Not only are cases of these afflictions increasing, researchers are also seeing diseases thought to be uncommon in Texas, like dengue fever and bubonic plague. The Centers for Disease Control and Prevention recently committed $8 million to a program designed to fight vector-borne diseases in Texas and the Gulf Coast.
Janet Hurley, integrated pest management specialist for the Texas A&M AgriLife Extension service, is one of the program’s leaders. She spoke to Texas Standard about the changing dynamics of vector-borne diseases in the state. Listen to the interview above or read the transcript below.
This transcript has been edited lightly for clarity:
What’s behind this increase in cases and types of vector-borne diseases?
I think it’s just mostly an increase in people traveling and insects doing their thing, and then it’s just a matter of nature. But yes, we are seeing increased numbers, especially with West Nile virus.
Can you give us some examples of some of the diseases that have started to pop up here? You mentioned West Nile virus. What else?
Well, like you said in the intro, dengue, that has showed up. The U.S. cases of malaria that we have seen, I mean, that’s an Old World disease that we’re now seeing again. Even Western equine encephalitis. Something even else that most people aren’t aware of – murine typhus, which is a flea-borne illness.
You mentioned travel, and at least historically, ports of entry have been places where it seems that some of these vector-borne diseases have come into Texas, at least. I’m curious as to what you are hearing from the Centers for Disease Control when they decided to make this commitment to study what’s happening in Texas and the Gulf Coast?
Well, their commitment has to go to making those that have an influence on behavior aware of what needs to happen. I mean, we’ve always talked about, you know, dumping water for mosquitoes, but we don’t do a whole lot on fly management or mites or ticks. And they are all interrelated.
Our outreach is to help educate not just the person who is doing the vector control, but maybe the sanatoriums and the pest management professionals and all the other partners on why it is so important to look at sanitation, and follow some of the other things like vegetation management and things that help us to keep bad pests down, good pests up, but understanding that this does take a complete community to help us to not spread zoonotic diseases.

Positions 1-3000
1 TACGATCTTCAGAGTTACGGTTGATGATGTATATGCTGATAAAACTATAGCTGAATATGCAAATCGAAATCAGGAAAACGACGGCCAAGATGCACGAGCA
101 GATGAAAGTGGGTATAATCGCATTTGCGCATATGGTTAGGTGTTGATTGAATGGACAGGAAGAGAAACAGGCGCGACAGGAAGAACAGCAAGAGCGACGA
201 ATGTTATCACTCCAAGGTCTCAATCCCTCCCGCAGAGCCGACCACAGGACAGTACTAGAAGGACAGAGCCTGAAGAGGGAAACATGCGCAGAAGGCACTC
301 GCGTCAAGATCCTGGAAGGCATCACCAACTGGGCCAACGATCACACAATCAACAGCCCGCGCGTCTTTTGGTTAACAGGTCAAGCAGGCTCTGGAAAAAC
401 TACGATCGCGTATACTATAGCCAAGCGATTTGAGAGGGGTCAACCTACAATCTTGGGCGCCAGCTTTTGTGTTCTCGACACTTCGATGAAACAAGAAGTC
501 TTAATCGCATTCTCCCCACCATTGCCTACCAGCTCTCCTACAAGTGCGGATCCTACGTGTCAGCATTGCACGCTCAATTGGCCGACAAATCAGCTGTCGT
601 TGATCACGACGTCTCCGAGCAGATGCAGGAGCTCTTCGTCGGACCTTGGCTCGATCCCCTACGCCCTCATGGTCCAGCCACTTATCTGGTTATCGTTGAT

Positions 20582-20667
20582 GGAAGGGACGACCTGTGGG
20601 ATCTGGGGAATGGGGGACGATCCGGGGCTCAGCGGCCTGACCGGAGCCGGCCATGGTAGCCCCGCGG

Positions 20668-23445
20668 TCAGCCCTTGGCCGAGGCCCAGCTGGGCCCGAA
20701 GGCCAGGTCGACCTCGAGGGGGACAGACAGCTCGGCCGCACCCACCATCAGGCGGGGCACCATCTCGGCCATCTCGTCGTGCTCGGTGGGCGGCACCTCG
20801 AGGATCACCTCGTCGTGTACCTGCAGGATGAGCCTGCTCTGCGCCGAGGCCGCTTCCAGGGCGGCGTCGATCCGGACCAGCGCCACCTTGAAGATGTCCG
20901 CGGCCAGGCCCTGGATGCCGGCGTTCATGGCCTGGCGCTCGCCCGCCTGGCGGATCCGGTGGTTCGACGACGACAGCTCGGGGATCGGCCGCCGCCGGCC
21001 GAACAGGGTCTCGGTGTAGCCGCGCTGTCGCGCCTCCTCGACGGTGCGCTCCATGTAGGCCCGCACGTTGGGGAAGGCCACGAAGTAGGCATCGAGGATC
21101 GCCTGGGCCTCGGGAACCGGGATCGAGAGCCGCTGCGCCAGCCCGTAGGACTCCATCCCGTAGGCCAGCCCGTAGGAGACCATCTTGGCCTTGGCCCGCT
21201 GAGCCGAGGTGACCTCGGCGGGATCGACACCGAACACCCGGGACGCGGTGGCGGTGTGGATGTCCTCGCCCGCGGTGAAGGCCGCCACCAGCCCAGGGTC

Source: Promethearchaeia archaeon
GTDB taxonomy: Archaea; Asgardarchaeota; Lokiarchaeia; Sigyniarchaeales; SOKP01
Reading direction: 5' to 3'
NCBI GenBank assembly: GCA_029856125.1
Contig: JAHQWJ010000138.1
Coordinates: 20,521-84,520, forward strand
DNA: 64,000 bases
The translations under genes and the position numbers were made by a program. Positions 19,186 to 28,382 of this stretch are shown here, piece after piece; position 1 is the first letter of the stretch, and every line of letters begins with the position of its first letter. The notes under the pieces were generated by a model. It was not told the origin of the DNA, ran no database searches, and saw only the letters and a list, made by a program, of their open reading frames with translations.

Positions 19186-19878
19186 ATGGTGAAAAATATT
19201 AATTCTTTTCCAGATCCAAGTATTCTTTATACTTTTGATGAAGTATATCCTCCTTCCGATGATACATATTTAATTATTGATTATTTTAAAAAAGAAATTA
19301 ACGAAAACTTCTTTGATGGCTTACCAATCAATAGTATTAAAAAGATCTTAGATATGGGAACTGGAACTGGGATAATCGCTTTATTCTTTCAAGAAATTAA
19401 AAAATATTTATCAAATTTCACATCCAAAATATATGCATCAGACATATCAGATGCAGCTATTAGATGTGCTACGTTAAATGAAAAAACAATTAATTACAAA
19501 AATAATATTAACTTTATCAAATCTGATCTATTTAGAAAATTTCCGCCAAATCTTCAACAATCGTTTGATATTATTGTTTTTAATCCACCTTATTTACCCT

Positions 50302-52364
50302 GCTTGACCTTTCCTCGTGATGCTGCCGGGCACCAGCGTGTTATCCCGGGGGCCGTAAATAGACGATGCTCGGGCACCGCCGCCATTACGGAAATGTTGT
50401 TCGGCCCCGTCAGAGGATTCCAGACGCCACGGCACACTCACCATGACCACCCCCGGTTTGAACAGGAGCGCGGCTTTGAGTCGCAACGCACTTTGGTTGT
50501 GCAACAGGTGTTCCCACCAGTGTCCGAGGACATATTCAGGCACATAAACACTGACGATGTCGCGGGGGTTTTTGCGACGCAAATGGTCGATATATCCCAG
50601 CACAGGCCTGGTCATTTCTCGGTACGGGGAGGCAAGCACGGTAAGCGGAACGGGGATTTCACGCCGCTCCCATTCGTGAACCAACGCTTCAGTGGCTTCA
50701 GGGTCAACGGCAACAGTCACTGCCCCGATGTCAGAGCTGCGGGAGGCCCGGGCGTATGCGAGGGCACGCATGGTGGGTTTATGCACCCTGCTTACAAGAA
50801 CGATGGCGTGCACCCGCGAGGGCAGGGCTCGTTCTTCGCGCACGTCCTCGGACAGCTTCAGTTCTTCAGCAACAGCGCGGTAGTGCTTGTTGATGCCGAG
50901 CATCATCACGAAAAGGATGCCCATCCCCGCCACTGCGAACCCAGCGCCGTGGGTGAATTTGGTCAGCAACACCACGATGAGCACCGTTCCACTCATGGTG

You know, we’ve done really good, but it took us a while on West Nile. We got a little bit more ramped up on Zika, on Chagas, but there’s more and more coming.
Well, what about solutions? What solutions are on the table? I would imagine they would extend beyond public information awareness.
Well, the solutions, they’re changing.
Solutions being instead of doing adulticiding, doing the larviciding. Cleaning up water. For instance, there are certain breeds of mosquitoes – no matter what we do, we get floodwaters – they’re going to come out because that’s the only time they come out. But knowing that and knowing this will only happen at this time, well, then you also can prepare. “Oh, we’re going to have a flooding event – this is what we need to do.”
My copartner in this project is the City of New Orleans, Mosquito, Termite and Rodent Control Board. We’re learning from them, but they had an event where they had a hurricane and they didn’t have flooding to the point where it destroyed and brought in mosquitoes. It destroyed property. What ended up happening was all of the debris was piled up for weeks. It brought rats, which brought flies. I mean, it was something else that they ended up having to deal with.
So these are the things we’re starting to look at, because I can tell you, I’m always watching the next weather event to see is it going to trigger something different.
So it’s about getting ahead of it and not dealing with the ramifications after the fact.
Yes, because my background, as you said, was integrated pest management. I’ve been working with the schools for 20 some odd years, helping them understand this philosophy of “an ounce of prevention is worth a pound of cure.” Rather than react, let us be proactive.